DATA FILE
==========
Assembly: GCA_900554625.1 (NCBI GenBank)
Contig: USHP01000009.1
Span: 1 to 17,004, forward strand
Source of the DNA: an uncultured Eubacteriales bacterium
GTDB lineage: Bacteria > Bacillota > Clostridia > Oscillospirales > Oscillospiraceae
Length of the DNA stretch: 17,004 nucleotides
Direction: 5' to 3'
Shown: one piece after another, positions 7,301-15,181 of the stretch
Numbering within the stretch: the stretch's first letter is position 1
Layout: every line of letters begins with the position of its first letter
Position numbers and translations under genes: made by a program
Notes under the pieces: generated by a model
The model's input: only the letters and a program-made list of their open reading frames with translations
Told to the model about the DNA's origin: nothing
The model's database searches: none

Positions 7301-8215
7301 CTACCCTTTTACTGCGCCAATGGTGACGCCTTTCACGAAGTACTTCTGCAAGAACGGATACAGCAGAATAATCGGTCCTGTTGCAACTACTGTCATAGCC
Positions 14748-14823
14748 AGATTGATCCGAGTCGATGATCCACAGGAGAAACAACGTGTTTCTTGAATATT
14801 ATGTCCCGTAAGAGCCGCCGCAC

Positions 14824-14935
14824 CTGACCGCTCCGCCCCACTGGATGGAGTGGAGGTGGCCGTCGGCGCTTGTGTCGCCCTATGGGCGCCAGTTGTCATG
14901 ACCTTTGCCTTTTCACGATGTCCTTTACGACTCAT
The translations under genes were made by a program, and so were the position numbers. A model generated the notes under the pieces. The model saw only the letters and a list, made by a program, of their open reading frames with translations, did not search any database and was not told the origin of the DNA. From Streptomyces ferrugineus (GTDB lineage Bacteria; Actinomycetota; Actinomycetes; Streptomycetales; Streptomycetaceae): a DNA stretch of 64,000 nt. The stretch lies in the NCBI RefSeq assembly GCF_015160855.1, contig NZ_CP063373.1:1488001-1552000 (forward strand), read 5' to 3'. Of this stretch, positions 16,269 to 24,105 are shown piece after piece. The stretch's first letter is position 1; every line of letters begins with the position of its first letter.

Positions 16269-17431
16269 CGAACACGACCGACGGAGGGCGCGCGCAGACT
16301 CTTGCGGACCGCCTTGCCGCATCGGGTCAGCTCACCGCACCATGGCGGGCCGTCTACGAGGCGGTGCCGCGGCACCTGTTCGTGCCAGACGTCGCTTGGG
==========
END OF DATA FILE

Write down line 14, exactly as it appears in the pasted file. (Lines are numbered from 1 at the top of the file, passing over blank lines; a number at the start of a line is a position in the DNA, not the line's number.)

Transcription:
Told to the model about the DNA's origin: nothing